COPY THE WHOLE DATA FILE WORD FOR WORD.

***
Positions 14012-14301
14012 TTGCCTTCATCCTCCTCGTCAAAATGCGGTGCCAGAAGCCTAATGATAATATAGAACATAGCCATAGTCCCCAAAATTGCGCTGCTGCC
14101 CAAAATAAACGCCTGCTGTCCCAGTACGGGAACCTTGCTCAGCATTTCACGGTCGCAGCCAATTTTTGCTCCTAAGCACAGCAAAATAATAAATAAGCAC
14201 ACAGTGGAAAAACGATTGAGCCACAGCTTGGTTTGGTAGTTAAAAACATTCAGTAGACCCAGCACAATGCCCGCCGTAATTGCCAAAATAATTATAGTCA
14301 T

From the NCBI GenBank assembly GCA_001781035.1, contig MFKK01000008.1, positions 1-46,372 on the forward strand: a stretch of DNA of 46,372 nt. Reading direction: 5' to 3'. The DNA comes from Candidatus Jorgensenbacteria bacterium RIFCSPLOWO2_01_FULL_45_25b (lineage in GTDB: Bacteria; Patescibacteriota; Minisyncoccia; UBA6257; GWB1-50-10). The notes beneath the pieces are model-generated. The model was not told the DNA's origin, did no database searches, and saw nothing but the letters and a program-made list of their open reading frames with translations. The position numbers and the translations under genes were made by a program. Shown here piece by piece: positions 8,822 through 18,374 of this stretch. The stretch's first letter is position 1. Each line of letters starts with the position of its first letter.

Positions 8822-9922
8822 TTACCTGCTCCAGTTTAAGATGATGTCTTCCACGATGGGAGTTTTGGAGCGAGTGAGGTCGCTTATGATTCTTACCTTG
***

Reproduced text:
Positions 14012-14301
14012 TTGCCTTCATCCTCCTCGTCAAAATGCGGTGCCAGAAGCCTAATGATAATATAGAACATAGCCATAGTCCCCAAAATTGCGCTGCTGCC
14101 CAAAATAAACGCCTGCTGTCCCAGTACGGGAACCTTGCTCAGCATTTCACGGTCGCAGCCAATTTTTGCTCCTAAGCACAGCAAAATAATAAATAAGCAC
14201 ACAGTGGAAAAACGATTGAGCCACAGCTTGGTTTGGTAGTTAAAAACATTCAGTAGACCCAGCACAATGCCCGCCGTAATTGCCAAAATAATTATAGTCA
14301 T

From the NCBI GenBank assembly GCA_001781035.1, contig MFKK01000008.1, positions 1-46,372 on the forward strand: a stretch of DNA of 46,372 nt. Reading direction: 5' to 3'. The DNA comes from Candidatus Jorgensenbacteria bacterium RIFCSPLOWO2_01_FULL_45_25b (lineage in GTDB: Bacteria; Patescibacteriota; Minisyncoccia; UBA6257; GWB1-50-10). The notes beneath the pieces are model-generated. The model was not told the DNA's origin, did no database searches, and saw nothing but the letters and a program-made list of their open reading frames with translations. The position numbers and the translations under genes were made by a program. Shown here piece by piece: positions 8,822 through 18,374 of this stretch. The stretch's first letter is position 1. Each line of letters starts with the position of its first letter.

Positions 8822-9922
8822 TTACCTGCTCCAGTTTAAGATGATGTCTTCCACGATGGGAGTTTTGGAGCGAGTGAGGTCGCTTATGATTCTTACCTTG